So am I misunderstanding the business operation of Crunchyroll or something? I was under the impression that this was a legal streaming site where CR contractually licenses a show, OVAs, etc. in advance prior to them being released in addition to existing content. I don't imagine that CR just flies by the seat of their pants. It seems more likely that there are terms where shows will say "We're going to release 12 or 13 episodes this season if it is well received." This information would allow CR to list the season to have an expected number of episodes, but not promise an exact number - and this is what I would suggest to be adequate.

Maybe I'm going a step beyond and assuming that CR is larger and more (influential isn't the word).. but bigger? Than it actually is. If this information isn't readily available, what would stop a company like CR from inquiring directly? Maybe the whole "test the waters" thing is necessary for some shows, but wouldn't they have an idea by like episode 3 as to whether or not they're going to go a full cour and more or cut it short with 10?

I don't think it's unreasonable. Information that isn't readily available can be sought out. I'm suggesting, not demanding (albeit that I hold everything to very high standards) and would like to see improvements in the future. If it is determined that these suggestions are not in line with what most people think or would prefer, I'll be content with that. Simply leaving things in the dark and popping a shrug because 'nobody knows' is kind of unacceptable in my opinion.

Anyway, thanks for reading.


It's more that a lot of the animation production companies end up flying by the seat of their pants. It's not unheard of for something to go wrong with the scheduling, and run out of time to get an episode to broadcast in time, or to be preempted by other events unexpectedly. And because TV schedule slots are set aside months in advance, they may be unable to find another spot to air all the planned episodes, resulting in a shorter than expected season.
Der Zoodirektor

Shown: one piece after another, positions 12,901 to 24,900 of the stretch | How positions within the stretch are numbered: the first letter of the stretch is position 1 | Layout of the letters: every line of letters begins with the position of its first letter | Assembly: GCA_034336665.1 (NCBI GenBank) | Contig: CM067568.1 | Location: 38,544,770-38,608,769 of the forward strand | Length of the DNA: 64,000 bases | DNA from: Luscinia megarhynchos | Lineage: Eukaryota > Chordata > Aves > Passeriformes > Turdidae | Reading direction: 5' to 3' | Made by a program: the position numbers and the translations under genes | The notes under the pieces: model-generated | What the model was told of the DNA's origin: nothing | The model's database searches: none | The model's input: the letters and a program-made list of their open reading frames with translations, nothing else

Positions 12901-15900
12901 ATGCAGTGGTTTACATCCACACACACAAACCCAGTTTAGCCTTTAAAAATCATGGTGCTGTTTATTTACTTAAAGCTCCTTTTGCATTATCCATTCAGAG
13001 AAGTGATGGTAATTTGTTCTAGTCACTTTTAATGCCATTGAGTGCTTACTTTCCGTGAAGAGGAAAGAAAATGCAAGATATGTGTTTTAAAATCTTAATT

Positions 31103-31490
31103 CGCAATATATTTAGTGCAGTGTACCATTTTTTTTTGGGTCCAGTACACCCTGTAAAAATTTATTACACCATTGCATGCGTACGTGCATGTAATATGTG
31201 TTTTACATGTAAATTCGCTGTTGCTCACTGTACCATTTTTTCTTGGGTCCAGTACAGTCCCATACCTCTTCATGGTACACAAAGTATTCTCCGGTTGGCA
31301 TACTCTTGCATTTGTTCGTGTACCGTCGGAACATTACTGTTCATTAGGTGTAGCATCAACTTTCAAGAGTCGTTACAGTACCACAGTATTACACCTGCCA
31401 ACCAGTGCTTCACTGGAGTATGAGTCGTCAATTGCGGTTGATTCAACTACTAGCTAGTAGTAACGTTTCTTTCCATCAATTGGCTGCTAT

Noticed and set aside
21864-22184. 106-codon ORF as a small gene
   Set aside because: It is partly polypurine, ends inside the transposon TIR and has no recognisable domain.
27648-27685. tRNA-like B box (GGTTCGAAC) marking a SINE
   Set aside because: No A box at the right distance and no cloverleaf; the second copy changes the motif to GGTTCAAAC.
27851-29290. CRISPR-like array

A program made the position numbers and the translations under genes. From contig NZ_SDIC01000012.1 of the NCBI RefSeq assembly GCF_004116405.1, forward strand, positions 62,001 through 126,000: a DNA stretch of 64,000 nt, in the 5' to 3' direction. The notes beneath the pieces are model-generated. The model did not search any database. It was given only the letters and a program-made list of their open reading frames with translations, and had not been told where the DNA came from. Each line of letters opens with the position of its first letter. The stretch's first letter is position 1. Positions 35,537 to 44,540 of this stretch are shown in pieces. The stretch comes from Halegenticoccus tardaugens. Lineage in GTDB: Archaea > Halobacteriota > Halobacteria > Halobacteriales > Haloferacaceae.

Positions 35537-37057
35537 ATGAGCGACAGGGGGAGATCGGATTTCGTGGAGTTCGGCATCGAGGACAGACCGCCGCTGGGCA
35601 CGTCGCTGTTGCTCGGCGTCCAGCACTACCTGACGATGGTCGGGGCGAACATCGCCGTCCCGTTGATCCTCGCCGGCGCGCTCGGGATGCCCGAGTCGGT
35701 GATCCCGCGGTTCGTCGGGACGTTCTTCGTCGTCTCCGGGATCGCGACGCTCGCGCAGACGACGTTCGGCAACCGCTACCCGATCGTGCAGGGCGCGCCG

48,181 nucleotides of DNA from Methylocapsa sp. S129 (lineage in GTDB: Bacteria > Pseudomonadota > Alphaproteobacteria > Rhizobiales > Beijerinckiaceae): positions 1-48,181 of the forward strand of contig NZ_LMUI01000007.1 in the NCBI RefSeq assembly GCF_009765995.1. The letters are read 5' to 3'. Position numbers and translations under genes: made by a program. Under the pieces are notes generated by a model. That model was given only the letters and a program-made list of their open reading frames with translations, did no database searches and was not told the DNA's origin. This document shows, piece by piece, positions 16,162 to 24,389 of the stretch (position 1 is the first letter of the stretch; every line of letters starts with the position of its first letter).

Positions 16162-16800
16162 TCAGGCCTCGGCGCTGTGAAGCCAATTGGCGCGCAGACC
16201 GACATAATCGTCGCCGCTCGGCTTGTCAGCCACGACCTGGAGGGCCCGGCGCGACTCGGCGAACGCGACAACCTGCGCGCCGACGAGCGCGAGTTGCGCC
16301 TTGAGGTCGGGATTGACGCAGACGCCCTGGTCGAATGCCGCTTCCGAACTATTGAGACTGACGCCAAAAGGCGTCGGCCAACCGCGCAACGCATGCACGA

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Posted 12/29/15 , edited 12/29/15

RiouInsuiko wrote:

So am I misunderstanding the business operation of Crunchyroll or something? I was under the impression that this was a legal streaming site where CR contractually licenses a show, OVAs, etc. in advance prior to them being released in addition to existing content. I don't imagine that CR just flies by the seat of their pants. It seems more likely that there are terms where shows will say "We're going to release 12 or 13 episodes this season if it is well received." This information would allow CR to list the season to have an expected number of episodes, but not promise an exact number - and this is what I would suggest to be adequate.

Maybe I'm going a step beyond and assuming that CR is larger and more (influential isn't the word).. but bigger? Than it actually is. If this information isn't readily available, what would stop a company like CR from inquiring directly? Maybe the whole "test the waters" thing is necessary for some shows, but wouldn't they have an idea by like episode 3 as to whether or not they're going to go a full cour and more or cut it short with 10?

I don't think it's unreasonable. Information that isn't readily available can be sought out. I'm suggesting, not demanding (albeit that I hold everything to very high standards) and would like to see improvements in the future. If it is determined that these suggestions are not in line with what most people think or would prefer, I'll be content with that. Simply leaving things in the dark and popping a shrug because 'nobody knows' is kind of unacceptable in my opinion.

Anyway, thanks for reading.


Some production companies actually don't set a specific number of episodes by the time we negotiate our contracts because they want to keep it a secret in general how many episodes they plan for. That is not a big deal though, as it's mostly going to be a 12 episode run, maybe 13, seldom 11, and very rarely 10. The number of episodes also plays a part in how much we pay for the license, so if they end up making 11 rather than the expected 12, we also don't pay for 12, but for 11.
Usually you can predict how many episodes there will be, going by the day and main station it airs on, which public holidays it is going air on that might have special programming, whether it will collide with high school baseball finals, etc.
The Wise Wizard
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Posted 12/30/15

shinryou wrote:

Some production companies actually don't set a specific number of episodes by the time we negotiate our contracts because they want to keep it a secret in general how many episodes they plan for. That is not a big deal though, as it's mostly going to be a 12 episode run, maybe 13, seldom 11, and very rarely 10. The number of episodes also plays a part in how much we pay for the license, so if they end up making 11 rather than the expected 12, we also don't pay for 12, but for 11.

On a related note, do the original contracts normally cover when episodes get delayed (i.e., Girls and Panzer, God Eater), or is it often the case that CR has to negotiate a new contract when that happens?

Der Zoodirektor
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Posted 12/30/15

TheAncientOne wrote:
On a related note, do the original contracts normally cover when episodes get delayed (i.e., Girls and Panzer, God Eater), or is it often the case that CR has to negotiate a new contract when that happens?



Should be situational.